Subsistence strategies and food consumption patterns of "fisher-gatherer" populations from Western Cuba: From traditional perspectives to current analytical results
Starch and isotopic analyses have changed our understanding of subsistence strategies and food consumption patterns of Cuban “fisher-gatherers”, traditionally considered as populations who depended on natural resources, without management of cultigens. Isotopes (13C and 15N) from Guayabo Blanco, Cueva del Perico, Cueva Calero and Canímar Abajo (CA) sites, indicated two different food consumption patterns among coexistent “fisher-gathers”, suggesting that populations with different dietary traditions co-existed in Cuba. At the site of CA we identified beans and maize and/or sweet potato starches. While CA individuals depended on marine resources and C3/C4 plants, the others relied mostly on terrestrial sources and C3 plants. Our findings do not support the traditional evolutionary model that stated a unilinear transition from “fisher-gatherer” towards agriculturalist, as older CA individuals managed plants 1000 years earlier than people from the other sites. This also confirmed that cultigens were used before Agriculturalist expansion into the island.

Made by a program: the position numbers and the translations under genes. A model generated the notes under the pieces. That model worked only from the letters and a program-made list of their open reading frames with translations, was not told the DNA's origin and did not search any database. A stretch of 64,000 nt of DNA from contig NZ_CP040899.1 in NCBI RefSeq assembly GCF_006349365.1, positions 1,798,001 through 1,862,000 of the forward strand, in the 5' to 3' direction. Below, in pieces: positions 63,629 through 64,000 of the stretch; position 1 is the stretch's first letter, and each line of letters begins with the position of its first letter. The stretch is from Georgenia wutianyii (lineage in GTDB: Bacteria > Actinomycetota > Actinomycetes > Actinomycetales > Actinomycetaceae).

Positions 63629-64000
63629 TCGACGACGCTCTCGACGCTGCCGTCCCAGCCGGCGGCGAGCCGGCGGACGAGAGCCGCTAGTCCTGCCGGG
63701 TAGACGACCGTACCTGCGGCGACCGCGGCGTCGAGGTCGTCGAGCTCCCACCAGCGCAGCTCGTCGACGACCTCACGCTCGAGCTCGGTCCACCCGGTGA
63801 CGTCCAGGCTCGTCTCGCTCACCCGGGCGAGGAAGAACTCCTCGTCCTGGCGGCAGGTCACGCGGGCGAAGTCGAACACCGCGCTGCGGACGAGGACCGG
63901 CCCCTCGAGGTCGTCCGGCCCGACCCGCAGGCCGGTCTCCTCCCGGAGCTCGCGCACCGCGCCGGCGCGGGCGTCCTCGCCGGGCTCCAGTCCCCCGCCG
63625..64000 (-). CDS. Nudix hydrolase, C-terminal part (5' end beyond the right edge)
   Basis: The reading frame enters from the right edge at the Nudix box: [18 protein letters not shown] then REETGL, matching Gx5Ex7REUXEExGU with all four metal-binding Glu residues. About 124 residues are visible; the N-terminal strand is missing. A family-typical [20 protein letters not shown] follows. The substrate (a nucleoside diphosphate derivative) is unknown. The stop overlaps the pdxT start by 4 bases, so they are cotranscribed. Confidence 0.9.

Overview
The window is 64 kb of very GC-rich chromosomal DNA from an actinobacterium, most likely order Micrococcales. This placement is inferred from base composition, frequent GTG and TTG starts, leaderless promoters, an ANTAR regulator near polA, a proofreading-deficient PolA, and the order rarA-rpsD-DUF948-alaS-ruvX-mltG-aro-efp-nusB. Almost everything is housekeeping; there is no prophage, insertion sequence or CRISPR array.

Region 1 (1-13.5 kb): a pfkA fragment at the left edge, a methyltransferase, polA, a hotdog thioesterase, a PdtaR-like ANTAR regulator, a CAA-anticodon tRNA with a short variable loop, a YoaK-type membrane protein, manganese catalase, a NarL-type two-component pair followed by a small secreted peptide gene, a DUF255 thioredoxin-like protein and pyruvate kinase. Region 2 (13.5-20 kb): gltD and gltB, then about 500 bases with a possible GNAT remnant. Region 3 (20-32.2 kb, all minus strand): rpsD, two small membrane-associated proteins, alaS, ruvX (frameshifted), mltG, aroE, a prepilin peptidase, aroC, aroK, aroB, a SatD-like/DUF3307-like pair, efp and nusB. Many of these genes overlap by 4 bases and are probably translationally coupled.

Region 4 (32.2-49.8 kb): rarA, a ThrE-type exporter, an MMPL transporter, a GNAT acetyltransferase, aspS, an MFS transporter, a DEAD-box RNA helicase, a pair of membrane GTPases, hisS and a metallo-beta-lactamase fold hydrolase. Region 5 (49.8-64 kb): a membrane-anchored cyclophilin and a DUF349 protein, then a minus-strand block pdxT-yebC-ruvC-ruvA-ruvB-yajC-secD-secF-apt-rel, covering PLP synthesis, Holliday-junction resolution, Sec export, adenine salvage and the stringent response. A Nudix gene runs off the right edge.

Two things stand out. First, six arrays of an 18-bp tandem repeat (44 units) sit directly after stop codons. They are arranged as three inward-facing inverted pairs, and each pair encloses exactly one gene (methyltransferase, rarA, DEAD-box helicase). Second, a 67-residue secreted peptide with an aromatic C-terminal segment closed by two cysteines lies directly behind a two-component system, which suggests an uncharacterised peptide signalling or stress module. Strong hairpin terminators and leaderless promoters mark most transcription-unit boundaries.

Cite this Record
Subsistence strategies and food consumption patterns of "fisher-gatherer" populations from Western Cuba: From traditional perspectives to current analytical results. Yadira Chinique De Armas, William Mark Buhay, Roberto Rodríguez Suárez, David Smith, Mirjana Roksandic. Presented at The 81st Annual Meeting of the Society for American Archaeology, Orlando, Florida. 2016 ( tDAR id: 403648)
This Resource is Part of the Following Collections
min long: -90.747; min lat: 3.25 ; max long: -48.999; max lat: 27.683 ;